[pulseaudio-discuss] [pulseaudio-commits] src/modules

Thomas Martitz kugel at rockbox.org
Fri Jun 28 05:34:52 PDT 2013

Am 28.06.2013 10:19, schrieb Tanu Kaskinen:
> On Fri, 2013-06-28 at 09:47 +0200, David Henningsson wrote:
>> On 06/28/2013 04:40 AM, Tanu Kaskinen wrote:
>>> On Thu, 2013-06-27 at 21:57 +0200, David Henningsson wrote:
>>>> On 06/27/2013 06:19 PM, Tanu Kaskinen wrote:
>>>>>     src/modules/alsa/alsa-mixer.c |    5 ++---
>>>>>     1 file changed, 2 insertions(+), 3 deletions(-)
>>>>> New commits:
>>>>> commit 2613e4c74733e67d56af165df4637bf902b08508
>>>>> Author: Tanu Kaskinen <tanu.kaskinen at linux.intel.com>
>>>>> Date:   Thu Jun 27 18:47:12 2013 +0300
>>>>>        alsa-mixer: Add a couple of assertions
>>>>>        I checked the code to ensure that the assertions hold currently.
>>>>> diff --git a/src/modules/alsa/alsa-mixer.c b/src/modules/alsa/alsa-mixer.c
>>>>> index f4410d7..b2f6c2e 100644
>>>>> --- a/src/modules/alsa/alsa-mixer.c
>>>>> +++ b/src/modules/alsa/alsa-mixer.c
>>>>> @@ -4530,10 +4530,9 @@ void pa_alsa_path_set_add_ports(
>>>>>         pa_alsa_path *path;
>>>>>         void *state;
>>>>> +    pa_assert(ps);
>>>>>         pa_assert(ports);
>>>>> -
>>>>> -    if (!ps)
>>>>> -        return;
>>>> Spontaneous NAK for the above change.
>>>> I like the code the way I wrote it. Please explain.
>>> Why would you ever pass NULL path set? The whole point of the function
>>> is to generate ports from a path set.
>> For practical and robustness reasons, just like free/pa_xfree accept
>> NULL pointers.
>> But the question should not be "why would you ever...", but "if you ever
>> do, what would you likely want to happen?"
>> This opens up for code reuse, but more importantly, see this from a user
>> perspective. We release PulseAudio to millions of users. Some of these
>> have unusual hardware or software for which we can't or don't test here.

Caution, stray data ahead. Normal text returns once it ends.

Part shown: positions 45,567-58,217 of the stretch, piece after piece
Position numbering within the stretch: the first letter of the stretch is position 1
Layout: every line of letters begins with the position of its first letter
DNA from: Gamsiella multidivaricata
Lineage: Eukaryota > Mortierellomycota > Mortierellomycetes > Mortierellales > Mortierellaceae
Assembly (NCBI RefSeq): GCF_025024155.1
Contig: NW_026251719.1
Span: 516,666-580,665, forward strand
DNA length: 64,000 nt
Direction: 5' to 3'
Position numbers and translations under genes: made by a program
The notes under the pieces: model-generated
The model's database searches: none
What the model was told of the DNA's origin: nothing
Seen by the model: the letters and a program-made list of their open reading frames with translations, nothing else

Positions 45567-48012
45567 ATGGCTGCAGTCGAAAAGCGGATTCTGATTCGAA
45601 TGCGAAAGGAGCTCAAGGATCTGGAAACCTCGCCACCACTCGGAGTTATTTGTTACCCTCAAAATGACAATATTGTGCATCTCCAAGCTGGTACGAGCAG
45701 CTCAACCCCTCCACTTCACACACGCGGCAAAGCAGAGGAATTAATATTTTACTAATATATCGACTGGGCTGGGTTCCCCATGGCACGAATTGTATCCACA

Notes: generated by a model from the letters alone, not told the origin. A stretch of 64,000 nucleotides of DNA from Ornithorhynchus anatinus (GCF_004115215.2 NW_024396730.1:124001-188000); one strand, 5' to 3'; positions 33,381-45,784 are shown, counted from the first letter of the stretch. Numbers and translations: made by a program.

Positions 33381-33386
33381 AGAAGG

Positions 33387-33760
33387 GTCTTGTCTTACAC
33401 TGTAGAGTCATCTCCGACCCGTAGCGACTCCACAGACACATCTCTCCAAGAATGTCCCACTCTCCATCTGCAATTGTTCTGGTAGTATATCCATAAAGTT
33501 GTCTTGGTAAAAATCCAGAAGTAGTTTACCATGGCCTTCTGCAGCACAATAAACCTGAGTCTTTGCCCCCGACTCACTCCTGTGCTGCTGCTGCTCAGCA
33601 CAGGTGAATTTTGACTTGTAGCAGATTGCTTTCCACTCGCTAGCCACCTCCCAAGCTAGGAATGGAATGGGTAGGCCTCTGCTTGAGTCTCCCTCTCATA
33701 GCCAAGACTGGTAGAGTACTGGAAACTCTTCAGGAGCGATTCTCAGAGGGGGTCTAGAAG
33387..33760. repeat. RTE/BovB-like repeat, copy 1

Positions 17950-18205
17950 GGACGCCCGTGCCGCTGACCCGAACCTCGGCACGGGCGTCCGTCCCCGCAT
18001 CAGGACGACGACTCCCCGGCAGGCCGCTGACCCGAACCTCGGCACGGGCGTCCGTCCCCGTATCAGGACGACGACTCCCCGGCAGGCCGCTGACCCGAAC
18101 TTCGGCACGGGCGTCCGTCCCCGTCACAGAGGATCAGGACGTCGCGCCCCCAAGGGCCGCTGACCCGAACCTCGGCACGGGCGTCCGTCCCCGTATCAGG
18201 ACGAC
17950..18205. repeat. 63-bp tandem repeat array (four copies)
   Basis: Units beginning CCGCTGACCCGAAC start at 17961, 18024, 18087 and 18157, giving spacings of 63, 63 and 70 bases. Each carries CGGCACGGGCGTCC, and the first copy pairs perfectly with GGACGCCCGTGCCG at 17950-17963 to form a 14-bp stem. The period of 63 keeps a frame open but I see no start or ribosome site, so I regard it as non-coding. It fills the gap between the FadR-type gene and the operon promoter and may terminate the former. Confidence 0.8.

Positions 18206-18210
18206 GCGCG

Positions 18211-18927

>> Do you think that user wants his PulseAudio to crash, or do you think
>> that the user wants it to work as good as it can?
>> The user *might* be satisfied with having it working as good as it can,
>> if not, (s)he will file a bug. (S)he will definitely not be satisfied
>> with having PulseAudio crashing.
> If (s)he file a bug, it may be hard to track down, because the error
> wasn't caught early enough. If it's hard to track down, the bug may
> never be resolved.
>> I'm having *a lot* of different assertion failures [1] in Ubuntu, more
>> than I have time to fix, and it might not even be the best use of my
>> time to fix them. And I'm not saying all of these assertions should be
>> just removed, but certainly many of them would benefit from someone
>> thinking them through and replacing them with proper error handling
>> code. Which often are as simple as "if (a == NULL) return;"
> Of the assertions failures that you have had time to fix, how many have
> been cases where the fix has been to replace the assertion with proper
> error handling? I can remember one: the UCM crash when the configuration
> didn't have channel count set. That was incorrect assertion use, because
> the assertion trapped an error in configuration, not code.

I agree, assertions and error handling separate beasts. Assertions 
detect programming errors and make them easy to find (and fix). Crashing 
with backtrace helps that. Error handling should handle user input (or 
other runtime environment scenarios) gracefully so it doesn't crash. 
Crashing with backtrace doesn't help here because the error is not a bug 
and cannot be easily fixed.

So the question is if it's considered a programming error if 
pa_alsa_path_set_add_ports() is called with a NULL parameter, i.e. if 
all call sites are to be expected to not pass NULL.

If yes, then the assertion is right even if unconvinient for the user. 
Hiding programming errors in order to please the user is a recipe for 
failure. If no, the change should be reverted. But you have to make sure 
the call sites can handle the case where this function returns early and 
does nothing.

Best regards.

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